Rheumatic Fever (RF) is a complication of Strep Throat. The bacteria Group A Beta-Hemolytic Streptococcus (GABHS; S. pyogenes), commonly called “Strep,” triggers a poorly-understood auto-immune reaction, which can affect the joints, skin, brain, and most seriously, the heart valves. It used to be common, and still is in poor areas of the world, but not so in developed countries (although local outbreaks still occur occasionally). It mostly affects children 5-15, is very rare over 30. Treating Strep Throat within 9 days will prevent RF.
When RF damages heart valves, some children have acute heart failure with significant shortness of breath. It occurs around 3 weeks after Strep throat (which may have been very mild, or even without symptoms). Though most patients recover from acute RF, many go on to have chronic disease of the heart valves, often eventually requiring surgery for valve replacement. These patients need monthly injections of penicillin for 5-10 years after their first episode, to prevent future Strep infections that can worsen the damage.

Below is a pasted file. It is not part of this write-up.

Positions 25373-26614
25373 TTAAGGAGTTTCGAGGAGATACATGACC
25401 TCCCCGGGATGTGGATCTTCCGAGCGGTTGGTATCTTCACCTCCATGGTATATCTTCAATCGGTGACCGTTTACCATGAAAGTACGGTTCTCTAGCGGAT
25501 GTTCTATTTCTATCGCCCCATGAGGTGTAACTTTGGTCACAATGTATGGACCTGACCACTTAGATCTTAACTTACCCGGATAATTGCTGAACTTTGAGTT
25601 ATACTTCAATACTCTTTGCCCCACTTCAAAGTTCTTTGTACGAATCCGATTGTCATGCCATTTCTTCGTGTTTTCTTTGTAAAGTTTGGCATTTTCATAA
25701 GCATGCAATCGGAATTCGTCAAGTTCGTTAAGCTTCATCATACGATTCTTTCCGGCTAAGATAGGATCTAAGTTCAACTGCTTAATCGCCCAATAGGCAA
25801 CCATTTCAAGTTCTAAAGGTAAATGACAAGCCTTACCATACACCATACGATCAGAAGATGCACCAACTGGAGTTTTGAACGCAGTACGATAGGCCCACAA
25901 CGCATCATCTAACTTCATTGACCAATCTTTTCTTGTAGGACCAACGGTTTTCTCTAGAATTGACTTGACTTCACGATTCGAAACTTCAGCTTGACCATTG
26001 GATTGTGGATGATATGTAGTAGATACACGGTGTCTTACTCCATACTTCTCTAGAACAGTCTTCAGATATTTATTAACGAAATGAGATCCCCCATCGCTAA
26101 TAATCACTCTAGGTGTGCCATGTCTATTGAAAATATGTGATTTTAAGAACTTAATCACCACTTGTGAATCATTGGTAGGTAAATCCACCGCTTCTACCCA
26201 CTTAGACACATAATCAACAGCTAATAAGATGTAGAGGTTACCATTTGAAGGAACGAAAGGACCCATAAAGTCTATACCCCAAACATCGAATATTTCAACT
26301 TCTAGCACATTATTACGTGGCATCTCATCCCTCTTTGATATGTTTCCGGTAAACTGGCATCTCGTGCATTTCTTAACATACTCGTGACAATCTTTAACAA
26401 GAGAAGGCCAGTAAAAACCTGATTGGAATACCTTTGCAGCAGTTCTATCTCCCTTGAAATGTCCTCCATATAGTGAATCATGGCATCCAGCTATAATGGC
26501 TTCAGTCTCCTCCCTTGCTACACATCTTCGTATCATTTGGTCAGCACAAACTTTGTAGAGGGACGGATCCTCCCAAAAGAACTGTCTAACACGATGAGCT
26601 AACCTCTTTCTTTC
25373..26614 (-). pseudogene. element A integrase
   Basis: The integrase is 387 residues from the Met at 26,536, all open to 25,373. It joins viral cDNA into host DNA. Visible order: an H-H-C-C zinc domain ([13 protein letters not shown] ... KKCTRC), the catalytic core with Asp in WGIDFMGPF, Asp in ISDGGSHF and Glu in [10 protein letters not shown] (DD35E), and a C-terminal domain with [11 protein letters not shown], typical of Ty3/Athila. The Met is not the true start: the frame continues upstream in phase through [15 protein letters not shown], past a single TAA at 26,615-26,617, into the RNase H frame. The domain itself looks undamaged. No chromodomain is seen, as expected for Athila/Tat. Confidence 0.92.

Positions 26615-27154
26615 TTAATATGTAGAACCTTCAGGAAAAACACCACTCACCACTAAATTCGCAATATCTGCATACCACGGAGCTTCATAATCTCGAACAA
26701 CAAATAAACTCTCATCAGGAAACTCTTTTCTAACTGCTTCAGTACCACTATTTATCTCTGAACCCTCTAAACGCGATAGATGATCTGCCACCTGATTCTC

Arthritis from RF moves from joint to joint, is treatable with aspirin or NSAIDs (ibuprofen, etc.), and does not cause permanent joint destruction. Brain disease from RF, called Sydenham’s Chorea (or “St. Vitus Dance”), consists of involuntary jerky movements, muscle weakness, & frequent mood changes. It begins 8 months after Strep Throat, so tests for Strep are usually negative. Treatment is penicillin as for heart disease; most patients recover within a few months to 2 years.
Don’t confuse Rheumatic Fever with “Scarlet Fever.” The latter is nothing more than Strep Throat with a rough red rash that feels a little like sandpaper when rubbed. It used to be from a dangerous strain of Strep, but now is no different from Strep Throat without a rash. Rheumatic Fever, on the other hand, also caused by Strep, is a lot different.